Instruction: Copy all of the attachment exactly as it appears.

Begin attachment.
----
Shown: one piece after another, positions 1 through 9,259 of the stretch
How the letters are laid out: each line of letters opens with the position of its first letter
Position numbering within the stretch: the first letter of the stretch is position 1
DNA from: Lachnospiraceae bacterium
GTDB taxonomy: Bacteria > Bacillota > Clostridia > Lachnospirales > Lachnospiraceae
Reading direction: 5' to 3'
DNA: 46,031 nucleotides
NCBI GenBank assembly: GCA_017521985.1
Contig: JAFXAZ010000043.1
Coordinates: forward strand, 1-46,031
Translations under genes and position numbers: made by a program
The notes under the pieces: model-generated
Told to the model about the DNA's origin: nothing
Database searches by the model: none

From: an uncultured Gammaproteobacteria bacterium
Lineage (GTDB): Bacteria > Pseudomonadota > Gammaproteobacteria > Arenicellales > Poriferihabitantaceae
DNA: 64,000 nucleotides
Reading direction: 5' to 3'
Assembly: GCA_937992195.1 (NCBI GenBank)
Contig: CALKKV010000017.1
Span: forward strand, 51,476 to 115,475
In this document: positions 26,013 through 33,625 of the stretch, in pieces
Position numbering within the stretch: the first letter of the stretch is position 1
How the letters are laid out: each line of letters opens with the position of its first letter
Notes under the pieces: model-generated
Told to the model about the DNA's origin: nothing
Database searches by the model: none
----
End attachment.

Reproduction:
Shown: one piece after another, positions 1 through 9,259 of the stretch
How the letters are laid out: each line of letters opens with the position of its first letter
Position numbering within the stretch: the first letter of the stretch is position 1
DNA from: Lachnospiraceae bacterium
GTDB taxonomy: Bacteria > Bacillota > Clostridia > Lachnospirales > Lachnospiraceae
Reading direction: 5' to 3'
DNA: 46,031 nucleotides
NCBI GenBank assembly: GCA_017521985.1
Contig: JAFXAZ010000043.1
Coordinates: forward strand, 1-46,031
Translations under genes and position numbers: made by a program
The notes under the pieces: model-generated
Told to the model about the DNA's origin: nothing
Database searches by the model: none

From: an uncultured Gammaproteobacteria bacterium
Lineage (GTDB): Bacteria > Pseudomonadota > Gammaproteobacteria > Arenicellales > Poriferihabitantaceae
DNA: 64,000 nucleotides
Reading direction: 5' to 3'
Assembly: GCA_937992195.1 (NCBI GenBank)
Contig: CALKKV010000017.1
Span: forward strand, 51,476 to 115,475
In this document: positions 26,013 through 33,625 of the stretch, in pieces
Position numbering within the stretch: the first letter of the stretch is position 1
How the letters are laid out: each line of letters opens with the position of its first letter
Notes under the pieces: model-generated
Told to the model about the DNA's origin: nothing
Database searches by the model: none